Yésica looks out the window during the 2-hour drive to a mate plantation in Oberá, Misiones, a northern province in Argentina. Every day she is picked up by her patrón at 5am with others from her neighborhood. They usually work a 10-hour day.
Monica and Yésica head into a plantation carrying bags which they'll fill with mate leaves, each of which can weight up to around 100 kilos. Most women workers are single mothers.
Mónica, mother of 7, carries a bag filled with mate leaves. As many other single mothers, she prefer to work informally, since they receive the social plan Asignación Universal por Hijo which gives a stipend per child to unemployed mothers.
Tareferos, worker who pick yerba mate leaves, rise early in a plantation camp. They're required to take their own mattresses, food and makeshift tents, where they'll sleep on the ground often with no roof, exposed to cold temperatures, wild animals and insects.
Suli, 20, waits for the service to start inside the Evangelical church in San Miguel. As long as she can remember, she has picked mate leaves to help her family. One of her brothers was even born in a plantation.
A retired tarefero prays at the altar at the Evangelical church in San Miguel, Oberá.
A songbook reading "Hymns of Zion" lies on a bench in the Evangelical church in San Miguel, Oberá.
A man prays in the Evangelical church in San Miguel, Oberá.
Mónica, 34, looks for cell phone signal outside the house she built herself two years ago, where she lives with five of her seven children. She left her husband when she caught him sexually harassing her eldest daughter.
Monica undresses behind a curtain before bathing in her house. As most residents of the San Miguel neighborhood, Mónica does not have running water, therefore she and her five sons bathe using a bucket with water collected from her brother's house.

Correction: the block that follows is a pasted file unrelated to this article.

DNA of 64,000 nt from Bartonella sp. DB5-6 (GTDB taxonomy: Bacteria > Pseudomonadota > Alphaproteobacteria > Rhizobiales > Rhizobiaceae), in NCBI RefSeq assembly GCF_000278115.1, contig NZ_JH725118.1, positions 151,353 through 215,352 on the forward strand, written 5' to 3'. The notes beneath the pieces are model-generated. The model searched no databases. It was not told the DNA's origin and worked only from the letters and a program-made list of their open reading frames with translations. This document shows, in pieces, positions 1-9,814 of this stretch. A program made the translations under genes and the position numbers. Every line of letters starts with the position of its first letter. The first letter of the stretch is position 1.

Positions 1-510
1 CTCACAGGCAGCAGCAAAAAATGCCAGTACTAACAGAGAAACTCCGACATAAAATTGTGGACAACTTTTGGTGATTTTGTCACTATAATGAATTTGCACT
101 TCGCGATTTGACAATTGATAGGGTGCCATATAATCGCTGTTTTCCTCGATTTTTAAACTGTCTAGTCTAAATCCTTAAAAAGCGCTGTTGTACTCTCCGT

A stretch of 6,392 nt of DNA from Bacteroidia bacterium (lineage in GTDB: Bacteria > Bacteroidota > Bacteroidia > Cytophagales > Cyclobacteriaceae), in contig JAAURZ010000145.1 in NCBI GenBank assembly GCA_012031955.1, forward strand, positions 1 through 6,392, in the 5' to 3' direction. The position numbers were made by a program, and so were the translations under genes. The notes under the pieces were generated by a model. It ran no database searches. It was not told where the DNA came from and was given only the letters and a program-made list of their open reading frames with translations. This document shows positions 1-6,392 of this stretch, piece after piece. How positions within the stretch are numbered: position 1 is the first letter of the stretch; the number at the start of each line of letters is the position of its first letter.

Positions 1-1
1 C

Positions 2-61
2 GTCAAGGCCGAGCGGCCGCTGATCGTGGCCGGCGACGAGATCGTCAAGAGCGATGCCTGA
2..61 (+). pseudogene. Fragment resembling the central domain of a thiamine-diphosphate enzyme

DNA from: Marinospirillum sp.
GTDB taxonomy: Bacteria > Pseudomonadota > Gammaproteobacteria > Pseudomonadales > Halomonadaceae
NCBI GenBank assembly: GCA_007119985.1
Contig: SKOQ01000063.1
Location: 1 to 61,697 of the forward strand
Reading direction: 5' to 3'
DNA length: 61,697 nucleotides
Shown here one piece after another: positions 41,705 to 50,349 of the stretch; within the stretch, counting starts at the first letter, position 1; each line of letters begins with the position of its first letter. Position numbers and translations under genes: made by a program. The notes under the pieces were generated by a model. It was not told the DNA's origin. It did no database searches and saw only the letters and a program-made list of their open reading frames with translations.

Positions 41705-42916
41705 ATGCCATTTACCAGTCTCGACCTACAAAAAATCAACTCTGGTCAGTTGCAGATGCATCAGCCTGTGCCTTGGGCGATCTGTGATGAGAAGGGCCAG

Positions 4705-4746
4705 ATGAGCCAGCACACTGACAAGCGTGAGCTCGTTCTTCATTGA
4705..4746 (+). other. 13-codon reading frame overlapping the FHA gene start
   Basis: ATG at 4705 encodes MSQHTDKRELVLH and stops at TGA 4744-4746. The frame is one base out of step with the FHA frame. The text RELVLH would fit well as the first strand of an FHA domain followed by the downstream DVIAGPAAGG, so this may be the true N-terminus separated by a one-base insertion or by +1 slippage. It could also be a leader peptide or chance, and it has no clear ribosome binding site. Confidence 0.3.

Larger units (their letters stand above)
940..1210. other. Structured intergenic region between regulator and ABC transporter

Yésica's 5-year-old son sits in the room he shares with his mother and cousins, in a house shared by 14 relatives.
María Núnez, Yésica's mother, started working in plantations as a child. Ten years ago her husband passed away after catching the flu in a camp and not receiving medical care. She also lost her baby son due to malnutrition and poor medical attention.
Jonatan dances while Juan prepares reviro, a mix of flour, water and oil. During the months when tareferos don't harvest, they are jobless and spend most days at home. Some rely on odd jobs, but most depend on government plans, which don't cover nearly as much as they need to support a family.
Simeón Rodríguez, 65, has picked mate leaves since he was 8 years old. He sleeps in plantations where he'll earn US$8 per day, instead of the legal US$67. He can't afford retirement fees since at times he can't even cover basic necessities such as meals.
Tareferos work in a climate that changes from cold and humid during mornings and nights, to extremely hot during the day. Misiones is the home of the Iguazú Falls in the north, a popular tourist destination, and mate and tea plantations in the south.
A tarefero lifts a bag filled with mate leaves. He lost his finger a few years ago while working in a mate drying plant, due to an accident with a mechanical saw.
Tareferos carry a bag filled with yerba mate to a truck, where they'll be taken to a drying plant, the next step in the process of mate production.